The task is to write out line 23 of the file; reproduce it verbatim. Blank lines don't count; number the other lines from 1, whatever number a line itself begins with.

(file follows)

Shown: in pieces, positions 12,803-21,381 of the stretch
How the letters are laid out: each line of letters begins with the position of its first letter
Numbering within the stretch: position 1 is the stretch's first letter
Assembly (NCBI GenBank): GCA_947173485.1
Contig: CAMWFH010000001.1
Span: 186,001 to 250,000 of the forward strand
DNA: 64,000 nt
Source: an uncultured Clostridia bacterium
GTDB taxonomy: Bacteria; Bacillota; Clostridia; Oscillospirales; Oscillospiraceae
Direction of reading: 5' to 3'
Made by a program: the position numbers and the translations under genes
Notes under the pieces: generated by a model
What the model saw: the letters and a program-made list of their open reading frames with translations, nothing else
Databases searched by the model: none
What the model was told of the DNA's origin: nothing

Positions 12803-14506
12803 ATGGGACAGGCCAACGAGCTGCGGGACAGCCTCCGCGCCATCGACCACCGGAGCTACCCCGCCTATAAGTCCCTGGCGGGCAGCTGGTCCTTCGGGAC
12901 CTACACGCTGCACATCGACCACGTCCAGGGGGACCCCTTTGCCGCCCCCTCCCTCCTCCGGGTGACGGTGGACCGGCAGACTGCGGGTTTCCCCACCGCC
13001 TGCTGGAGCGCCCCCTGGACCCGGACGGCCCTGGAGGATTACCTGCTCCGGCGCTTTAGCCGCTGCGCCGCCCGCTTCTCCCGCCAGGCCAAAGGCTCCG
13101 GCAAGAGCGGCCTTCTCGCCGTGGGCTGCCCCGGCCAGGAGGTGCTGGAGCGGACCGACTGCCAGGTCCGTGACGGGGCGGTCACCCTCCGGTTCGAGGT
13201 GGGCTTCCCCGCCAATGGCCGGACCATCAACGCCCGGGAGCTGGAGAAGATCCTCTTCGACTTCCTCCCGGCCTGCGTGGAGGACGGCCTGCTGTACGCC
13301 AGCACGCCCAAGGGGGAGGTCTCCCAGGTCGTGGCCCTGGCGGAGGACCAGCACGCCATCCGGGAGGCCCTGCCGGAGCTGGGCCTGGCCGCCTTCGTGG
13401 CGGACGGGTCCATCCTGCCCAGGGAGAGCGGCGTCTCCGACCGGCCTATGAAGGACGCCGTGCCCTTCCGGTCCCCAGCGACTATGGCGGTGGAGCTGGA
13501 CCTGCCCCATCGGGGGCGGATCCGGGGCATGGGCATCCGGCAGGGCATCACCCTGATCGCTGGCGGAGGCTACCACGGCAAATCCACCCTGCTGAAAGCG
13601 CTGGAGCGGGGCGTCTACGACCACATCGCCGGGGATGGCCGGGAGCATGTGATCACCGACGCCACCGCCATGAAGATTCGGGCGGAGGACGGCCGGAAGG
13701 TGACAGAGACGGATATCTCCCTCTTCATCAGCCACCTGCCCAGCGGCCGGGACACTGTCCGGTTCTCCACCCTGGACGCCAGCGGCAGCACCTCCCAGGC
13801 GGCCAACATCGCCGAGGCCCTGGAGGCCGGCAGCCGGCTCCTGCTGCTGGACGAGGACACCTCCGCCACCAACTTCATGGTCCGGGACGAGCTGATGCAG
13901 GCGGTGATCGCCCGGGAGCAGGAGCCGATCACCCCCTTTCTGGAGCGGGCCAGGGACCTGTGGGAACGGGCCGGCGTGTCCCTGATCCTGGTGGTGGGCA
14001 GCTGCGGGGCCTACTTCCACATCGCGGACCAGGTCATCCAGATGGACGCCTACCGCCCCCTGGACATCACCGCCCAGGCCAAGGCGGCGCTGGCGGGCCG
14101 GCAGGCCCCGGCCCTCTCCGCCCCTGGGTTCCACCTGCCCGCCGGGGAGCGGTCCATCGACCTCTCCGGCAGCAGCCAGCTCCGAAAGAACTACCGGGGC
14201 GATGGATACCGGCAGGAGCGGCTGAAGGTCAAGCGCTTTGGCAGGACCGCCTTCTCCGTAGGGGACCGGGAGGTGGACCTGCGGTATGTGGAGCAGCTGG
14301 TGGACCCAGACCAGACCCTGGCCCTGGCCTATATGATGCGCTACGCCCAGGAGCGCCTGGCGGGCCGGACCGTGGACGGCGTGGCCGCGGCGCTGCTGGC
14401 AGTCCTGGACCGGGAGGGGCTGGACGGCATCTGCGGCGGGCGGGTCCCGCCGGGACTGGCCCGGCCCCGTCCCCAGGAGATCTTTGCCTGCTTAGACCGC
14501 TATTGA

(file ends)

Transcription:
13401 CGGACGGGTCCATCCTGCCCAGGGAGAGCGGCGTCTCCGACCGGCCTATGAAGGACGCCGTGCCCTTCCGGTCCCCAGCGACTATGGCGGTGGAGCTGGA